The Role of Testosterone in Men
Testosterone is a key male hormone primarily produced in the testicles, although small amounts of testosterone are produced in the adrenal glands, located above the kidneys. This potent hormone is necessary for the development and maintenance of male features.
Testosterone production is regulated by the hypothalamus and pituitary glands in the brain. These glands are, in turn, regulated by the amount of testosterone in the blood stream. Like many hormones, the regulation of testosterone by the body includes a feedback loop.
Men will begin testosterone production in the womb, at approximately seven weeks after conception. The level of testosterone produced by men rises during puberty and reaches a peak in the late part of the teenage years. For a while, testosterone production remains stable, but after the age of 30, testosterone production begins to decrease a little each year.
Production of testosterone by the developing fetus is necessary for development of the male genital organs. If not enough testosterone is produced, a condition known as hypogonadism occurs. In the developing fetus, absence of adequate testosterone can result in the failure of development of the male organs.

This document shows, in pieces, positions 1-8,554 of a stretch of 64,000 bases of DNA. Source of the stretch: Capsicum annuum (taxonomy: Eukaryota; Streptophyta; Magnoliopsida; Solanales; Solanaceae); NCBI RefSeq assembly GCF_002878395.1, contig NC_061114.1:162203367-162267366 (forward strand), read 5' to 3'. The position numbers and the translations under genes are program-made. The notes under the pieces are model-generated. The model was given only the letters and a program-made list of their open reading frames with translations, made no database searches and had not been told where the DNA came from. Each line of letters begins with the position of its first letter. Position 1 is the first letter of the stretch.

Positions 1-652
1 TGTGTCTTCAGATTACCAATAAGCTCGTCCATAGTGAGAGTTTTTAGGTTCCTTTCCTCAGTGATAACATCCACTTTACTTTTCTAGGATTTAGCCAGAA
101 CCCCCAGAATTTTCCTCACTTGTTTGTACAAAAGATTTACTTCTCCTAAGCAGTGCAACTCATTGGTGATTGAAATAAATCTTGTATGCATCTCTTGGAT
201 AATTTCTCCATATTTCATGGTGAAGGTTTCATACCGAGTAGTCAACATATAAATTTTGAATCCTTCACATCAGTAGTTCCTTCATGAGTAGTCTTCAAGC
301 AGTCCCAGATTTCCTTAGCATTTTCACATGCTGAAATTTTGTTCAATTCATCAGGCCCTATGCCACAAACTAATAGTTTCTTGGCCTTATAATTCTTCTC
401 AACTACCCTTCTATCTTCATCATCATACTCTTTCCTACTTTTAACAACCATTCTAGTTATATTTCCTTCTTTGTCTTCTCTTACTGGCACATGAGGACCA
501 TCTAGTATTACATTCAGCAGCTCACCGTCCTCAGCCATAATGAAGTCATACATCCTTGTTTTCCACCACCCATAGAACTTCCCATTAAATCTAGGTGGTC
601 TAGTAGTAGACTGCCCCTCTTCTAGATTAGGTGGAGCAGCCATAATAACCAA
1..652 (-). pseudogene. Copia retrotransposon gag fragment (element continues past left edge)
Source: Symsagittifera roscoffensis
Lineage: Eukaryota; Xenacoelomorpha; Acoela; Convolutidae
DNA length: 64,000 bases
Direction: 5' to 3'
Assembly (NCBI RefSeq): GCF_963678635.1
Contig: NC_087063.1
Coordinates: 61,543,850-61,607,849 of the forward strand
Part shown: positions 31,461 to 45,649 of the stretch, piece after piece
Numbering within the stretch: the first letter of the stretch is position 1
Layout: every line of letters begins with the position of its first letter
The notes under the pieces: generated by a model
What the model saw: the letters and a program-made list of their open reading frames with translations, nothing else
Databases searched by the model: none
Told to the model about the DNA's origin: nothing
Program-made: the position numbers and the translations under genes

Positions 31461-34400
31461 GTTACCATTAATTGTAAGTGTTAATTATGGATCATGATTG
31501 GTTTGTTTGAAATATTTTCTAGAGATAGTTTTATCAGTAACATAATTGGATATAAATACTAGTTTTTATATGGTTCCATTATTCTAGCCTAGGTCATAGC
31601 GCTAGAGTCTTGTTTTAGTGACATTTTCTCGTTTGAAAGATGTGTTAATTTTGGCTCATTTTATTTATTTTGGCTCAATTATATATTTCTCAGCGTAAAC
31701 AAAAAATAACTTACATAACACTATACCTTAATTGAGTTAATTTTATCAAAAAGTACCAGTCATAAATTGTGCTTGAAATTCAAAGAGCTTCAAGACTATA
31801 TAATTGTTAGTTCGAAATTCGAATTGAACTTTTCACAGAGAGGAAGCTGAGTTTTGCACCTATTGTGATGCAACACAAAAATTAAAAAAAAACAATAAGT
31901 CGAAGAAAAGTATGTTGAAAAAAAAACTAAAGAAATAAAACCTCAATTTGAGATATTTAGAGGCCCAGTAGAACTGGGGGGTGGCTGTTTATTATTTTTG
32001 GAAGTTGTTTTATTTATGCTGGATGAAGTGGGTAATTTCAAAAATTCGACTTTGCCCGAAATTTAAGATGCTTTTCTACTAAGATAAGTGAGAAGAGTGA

During puberty, as testosterone levels rise, the hormone causes growth of the testicles, penis, and public hair. Rising testosterone
levels are also responsible for the growth of body hair and the development of muscle mass. Testosterone causes an increase in production of proteins that are needed to form muscle and it also causes an increase in the release of growth hormone, which results in increased muscle mass. An increased testosterone level at puberty causes the voice to deepen. The hormone is also responsible for sexual desire and production of sperm.
Testosterone and Sexual Activity
Testosterone levels rise during periods of sexual activity or stimulation. During periods of sexual inactivity, testosterone levels may drop. Some men with erectile dysfunction (ED) have low testosterone levels that can be corrected to restore sexual health.
Bone density in men is partially dependent upon a normal testosterone level, and men with low levels of testosterone may develop osteoporosis and bone fractures. Testosterone signals the bone marrow to produce red blood cells. The hormone influences fat metabolism, allowing men to burn fat efficiently. In men with low testosterone levels, body fat may increase.
Testosterone in men influences behaviors like aggression and competitiveness. It helps men maintain a sense of well-being and self-confidence, so in men with low testosterone levels, fatigue and depression can result. Men with low testosterone may have difficulty concentrating or even sleeping.
Testosterone supplementation can help men with low levels of testosterone, but should not be taken by men with normal testosterone levels.